Your house drain that connects to the sewer was designed when water flows were much more substantial than they are now. Traditionally a toilet flush was 11 litres and this flow was supplemented by inflows from the bathroom, kitchen and laundry. Prior to legislative changes in 2007 a shower deluged you with a flow of 25 litres per minute now that is 9 litres. Taps in the remainder of the house all had substantial flow rates of 20 – 25 litres per minute but now that is 6 litres per minute.
Consequently, it made sense that the 70% reduction in water flows was the cause of this rapid increase in blocked drains. Naturally, this made complete sense in homes and business premises that were new or had upgraded their taps and toilets. But why were we seeing an increase where no such upgrades had occurred. Over the last year, Whywait Plumbing Services like many other plumbing companies began noticing when undertaking a CCTV survey of a drain, large clumps of toilet paper that had not broken down in the water.
This issue with toilet paper has now reached a point where the National Plumbing Regulators have had a NATA laboratory undertaking research on the varying degrees of toilet paper quality and its influence on flow performance down a drain. Results to date are concerning as over 20 commercially available toilet paper brands were evaluated in full performance testing. There were an excessive number of these toilet papers whose performance in poor break down in water can potentially cause more blockages than others.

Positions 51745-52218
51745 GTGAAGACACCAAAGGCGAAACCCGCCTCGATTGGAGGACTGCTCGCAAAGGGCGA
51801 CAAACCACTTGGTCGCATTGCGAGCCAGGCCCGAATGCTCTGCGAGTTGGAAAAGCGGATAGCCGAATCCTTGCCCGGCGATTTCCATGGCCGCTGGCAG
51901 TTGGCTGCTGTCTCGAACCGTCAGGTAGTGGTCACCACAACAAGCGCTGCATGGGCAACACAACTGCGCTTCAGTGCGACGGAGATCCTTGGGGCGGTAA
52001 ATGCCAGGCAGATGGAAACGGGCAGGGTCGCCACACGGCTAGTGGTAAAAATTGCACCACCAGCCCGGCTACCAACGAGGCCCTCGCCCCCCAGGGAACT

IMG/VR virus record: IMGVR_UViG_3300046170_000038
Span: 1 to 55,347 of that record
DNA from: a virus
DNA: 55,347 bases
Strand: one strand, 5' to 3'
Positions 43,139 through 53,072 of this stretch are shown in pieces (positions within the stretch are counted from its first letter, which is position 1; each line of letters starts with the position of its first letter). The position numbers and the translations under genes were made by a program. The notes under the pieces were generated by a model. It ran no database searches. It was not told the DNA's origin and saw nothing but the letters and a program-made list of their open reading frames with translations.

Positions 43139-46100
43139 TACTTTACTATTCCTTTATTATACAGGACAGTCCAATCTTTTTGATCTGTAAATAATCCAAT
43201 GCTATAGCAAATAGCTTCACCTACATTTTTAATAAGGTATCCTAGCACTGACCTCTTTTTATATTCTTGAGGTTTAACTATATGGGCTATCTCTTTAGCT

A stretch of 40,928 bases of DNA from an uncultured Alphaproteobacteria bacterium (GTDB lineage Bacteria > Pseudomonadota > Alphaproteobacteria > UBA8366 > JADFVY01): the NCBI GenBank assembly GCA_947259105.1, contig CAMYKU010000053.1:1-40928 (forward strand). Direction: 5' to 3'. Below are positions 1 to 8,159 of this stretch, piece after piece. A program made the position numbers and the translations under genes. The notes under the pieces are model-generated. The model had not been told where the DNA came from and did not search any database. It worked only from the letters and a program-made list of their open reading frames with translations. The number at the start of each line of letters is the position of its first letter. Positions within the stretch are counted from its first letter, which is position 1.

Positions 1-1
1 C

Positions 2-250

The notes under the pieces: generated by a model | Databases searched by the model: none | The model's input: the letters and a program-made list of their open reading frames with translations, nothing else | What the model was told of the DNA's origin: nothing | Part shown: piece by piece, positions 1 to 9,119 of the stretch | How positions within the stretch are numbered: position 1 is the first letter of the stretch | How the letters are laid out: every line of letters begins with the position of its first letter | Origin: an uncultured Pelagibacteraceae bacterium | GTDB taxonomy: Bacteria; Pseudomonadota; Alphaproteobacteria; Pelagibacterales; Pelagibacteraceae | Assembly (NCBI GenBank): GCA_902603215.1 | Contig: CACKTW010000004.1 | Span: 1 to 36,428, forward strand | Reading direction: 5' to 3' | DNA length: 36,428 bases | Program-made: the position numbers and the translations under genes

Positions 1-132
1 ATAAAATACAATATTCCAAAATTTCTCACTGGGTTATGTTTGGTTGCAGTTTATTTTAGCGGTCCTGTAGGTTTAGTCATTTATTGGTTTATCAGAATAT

It’s interesting to note that none of the toilet paper culprits that have an increased potential to cause blockages are locally manufactured. Its even more interesting that the Federal Government has a committee investigating the dumping of commodities by China into Australia and one of these commodities is toilet paper. It is doubtful whether Coles and Woolworths are too concerned about what happens to this cheap toilet they import once its passed through their checkouts. Who knows what these toilet papers are really manufactured from?
These cheap toilet papers are dominant in commercial buildings where contract cleaning companies install the cheapest toilet paper they can purchase. This has resulted in alarming increases in blockages in commercial buildings.
So next time when you pick up that packet of toilet paper that is on special in the supermarket just have a look to see where it is manufactured or you may unknowingly be purchasing a blocked drain at the same time.